by January 3, 2001 0 comments

QNX
was originally developed as a real time operating system (RTOS) for embedded
systems. An embedded system is a system where the main processor and the code to
control it are placed together compactly. These systems are used for devices
like mobile phones, PDAs; ‘intelligent’ microwave ovens, washing machines,
refrigerators; and hardware devices for the Internet and networking. These
devices operate in real time, meaning that the time delay between the input and
the output is predictable, unlike non real-time devices where this time can’t
be determined. So, the better the ‘responsiveness’ of the instruction set of
an operating system (OS), the better is its real-time response. OSs like QNX
that enable embedded devices to run in real-time came to be called real time OSs.
Such OSs are very small in size, making it possible to fit them on small
solid-state memory modules.

QNX later branched off as a platform OS that runs on ordinary desktop
computers. A platform OS is an OS that runs on various hardware platforms, say
the PPC and x86. Some examples of such OSs are Windows and Mac OS. These are
end-user environments.

Because QNX is a cross between a real time and a platform OS, it is called
QNX RTP (Real Time Platform). The real time version of QNX is known as Neutrino,
which is the base for the RTP and on which the features of a platform OS are
added. In this article, we’ll look at QNX’s architecture, the making of its
applications, and its memory and internal communication.

The architecture of QNX

Since QNX RTP is built on Neutrino, it inherits all features of the Neutrino
RTOS. The Neutrino has a microkernel (that is, a small core of the OS)
architecture. The kernel handles the main services, like threads, messaging,
condition variables, signals, and scheduling, within the OS. Neutrino, in
specific, provides multitasking, threads, priority-driven preemptive scheduling,
and fast context switching. Other processes related to end-user applications
will access these services from the kernel. Since the microkernel is very small,
it’s quicker in handling things. It doesn’t have services like file systems,
device I/O, and networking, that are normally found in conventional OS kernels.
Instead, it has optional processes to provide these services. In fact, even the
process manager is an optional component.

In QNX RTOS, the processes run in their own memory-protected addresses. So
the core doesn’t get affected if any of the processes crash. This is the base
for QNX RTP, making it highly stable. The kernel is composed of POSIX
standard-API and is not related in any way to the Unix kernel as many users may
think. This also makes it suitable for development in cross-platform
environments.

The making of QNX applications

Applications in QNX are modular, meaning the software and even the device
drivers are plugged into the microkernel. This makes QNX highly scalable and apt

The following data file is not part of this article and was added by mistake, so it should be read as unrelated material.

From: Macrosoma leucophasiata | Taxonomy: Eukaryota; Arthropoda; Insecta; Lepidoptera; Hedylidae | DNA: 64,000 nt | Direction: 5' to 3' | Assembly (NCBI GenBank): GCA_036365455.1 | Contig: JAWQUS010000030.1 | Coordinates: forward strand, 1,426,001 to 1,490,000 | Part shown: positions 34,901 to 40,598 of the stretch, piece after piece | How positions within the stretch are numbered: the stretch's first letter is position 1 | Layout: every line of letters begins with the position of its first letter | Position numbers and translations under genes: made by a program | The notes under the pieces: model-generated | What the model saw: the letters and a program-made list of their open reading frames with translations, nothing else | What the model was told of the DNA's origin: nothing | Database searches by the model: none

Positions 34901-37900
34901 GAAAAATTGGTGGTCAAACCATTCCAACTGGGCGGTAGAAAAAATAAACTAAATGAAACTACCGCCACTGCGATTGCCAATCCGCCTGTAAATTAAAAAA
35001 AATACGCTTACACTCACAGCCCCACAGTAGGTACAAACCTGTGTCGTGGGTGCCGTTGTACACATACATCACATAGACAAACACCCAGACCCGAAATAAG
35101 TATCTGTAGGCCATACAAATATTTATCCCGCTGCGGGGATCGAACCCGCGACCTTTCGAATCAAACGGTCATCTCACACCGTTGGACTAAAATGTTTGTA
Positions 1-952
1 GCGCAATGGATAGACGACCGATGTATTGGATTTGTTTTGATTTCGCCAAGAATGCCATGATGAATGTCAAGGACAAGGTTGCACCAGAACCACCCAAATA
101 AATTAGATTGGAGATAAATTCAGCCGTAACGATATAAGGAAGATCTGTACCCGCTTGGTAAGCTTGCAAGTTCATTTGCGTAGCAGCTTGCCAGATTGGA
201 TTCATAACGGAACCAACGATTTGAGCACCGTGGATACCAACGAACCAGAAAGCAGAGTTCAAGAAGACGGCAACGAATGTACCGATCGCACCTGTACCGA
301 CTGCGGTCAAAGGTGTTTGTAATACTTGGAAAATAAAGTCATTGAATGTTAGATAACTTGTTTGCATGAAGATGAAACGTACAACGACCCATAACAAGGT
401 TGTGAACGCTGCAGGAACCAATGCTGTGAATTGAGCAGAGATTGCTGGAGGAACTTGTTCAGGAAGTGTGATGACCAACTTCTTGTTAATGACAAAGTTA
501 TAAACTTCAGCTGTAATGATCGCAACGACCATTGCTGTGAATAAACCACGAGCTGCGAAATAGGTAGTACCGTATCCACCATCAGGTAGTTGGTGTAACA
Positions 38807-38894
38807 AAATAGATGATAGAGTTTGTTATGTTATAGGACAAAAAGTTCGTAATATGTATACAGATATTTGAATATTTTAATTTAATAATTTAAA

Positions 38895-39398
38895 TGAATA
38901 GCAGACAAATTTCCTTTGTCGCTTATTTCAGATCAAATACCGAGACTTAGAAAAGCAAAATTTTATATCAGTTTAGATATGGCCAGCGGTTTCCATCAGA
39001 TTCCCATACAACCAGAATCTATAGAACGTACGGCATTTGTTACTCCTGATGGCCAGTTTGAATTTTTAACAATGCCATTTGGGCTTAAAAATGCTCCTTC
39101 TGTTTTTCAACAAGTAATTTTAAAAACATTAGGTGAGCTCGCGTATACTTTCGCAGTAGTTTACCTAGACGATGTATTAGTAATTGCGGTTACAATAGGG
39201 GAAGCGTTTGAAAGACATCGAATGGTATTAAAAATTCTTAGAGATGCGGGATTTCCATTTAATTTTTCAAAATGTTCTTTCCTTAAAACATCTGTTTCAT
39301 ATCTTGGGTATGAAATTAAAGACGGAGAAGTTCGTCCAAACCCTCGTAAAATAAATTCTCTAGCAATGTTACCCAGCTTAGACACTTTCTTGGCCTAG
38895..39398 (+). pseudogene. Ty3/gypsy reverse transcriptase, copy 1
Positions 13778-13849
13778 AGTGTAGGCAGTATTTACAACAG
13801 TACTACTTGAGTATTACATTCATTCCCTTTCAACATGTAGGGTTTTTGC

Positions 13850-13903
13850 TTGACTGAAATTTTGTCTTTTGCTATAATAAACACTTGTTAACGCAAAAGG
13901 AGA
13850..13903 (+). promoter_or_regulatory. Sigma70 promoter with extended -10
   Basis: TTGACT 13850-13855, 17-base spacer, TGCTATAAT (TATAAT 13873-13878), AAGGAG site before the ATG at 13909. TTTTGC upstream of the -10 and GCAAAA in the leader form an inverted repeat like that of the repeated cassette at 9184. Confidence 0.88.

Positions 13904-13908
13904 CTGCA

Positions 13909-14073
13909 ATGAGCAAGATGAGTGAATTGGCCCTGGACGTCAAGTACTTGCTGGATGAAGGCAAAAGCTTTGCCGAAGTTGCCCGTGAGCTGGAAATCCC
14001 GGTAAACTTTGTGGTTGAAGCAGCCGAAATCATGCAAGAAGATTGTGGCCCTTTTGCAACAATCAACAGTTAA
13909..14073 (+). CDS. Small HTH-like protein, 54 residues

for devices, right from ones that are short on system resources to high-end
workstations or servers. The Photon microGUI, which is the graphical interface
for the OS, is also based on a similar architecture. Any software developed for
Neutrino is in the form of modules that can be dynamically plugged into it. This
is also true for any additions or enhancements to existing modules in the OS.
So, unlike in conventional development, you don’t have to recompile and relink
the whole program code of the software for testing. Only the modules that are
changed or added, need to be compiled, linked, and tested. The kernel and the
existing tested modules can be left as such. This is supposed to reduce the time
required for development. A lot of development tools are also incorporated in
the QNX RTP distribution and you have a choice of both command-line GNU
development and a graphical environment with the Photon microGUI. There is also
a very strong developer community for QNX.

QNX’s memory and internal communication

We talked of the protected memory environment that gives QNX its stability.
Embedded systems have something called hardware watchdog timers. These are built
into the hardware and keep an eye on all processes. They reset the processor if
a process goes haywire. This can lead to system restarts and memory dumps. What
QNX RTOS employs is a software watchdog. So if an error occurs while a process
is running, the OS detects and passes it over to a user written thread, which
could make an intelligent decision. This helps reduce system downtime.

Inter Process Communication (IPC) is a very important component for reliable
communication and working of an OS. QNX claims to be the first OS to use
message-passing as a means of IPC. This method brings consistency in the
communication, be it local or over the network. In other words, when
applications are accessing a resource, they don’t know whether it’s on the
local machine or somewhere on the network.

This was just an outline of the kind of technology that goes behind QNX RTP.
For those who want more insight, check out the QNX developers network at http://qdn.qnx.com.
You can also subscribe to newsgroups at news://inn.qnx.com.

Ashish Sharma

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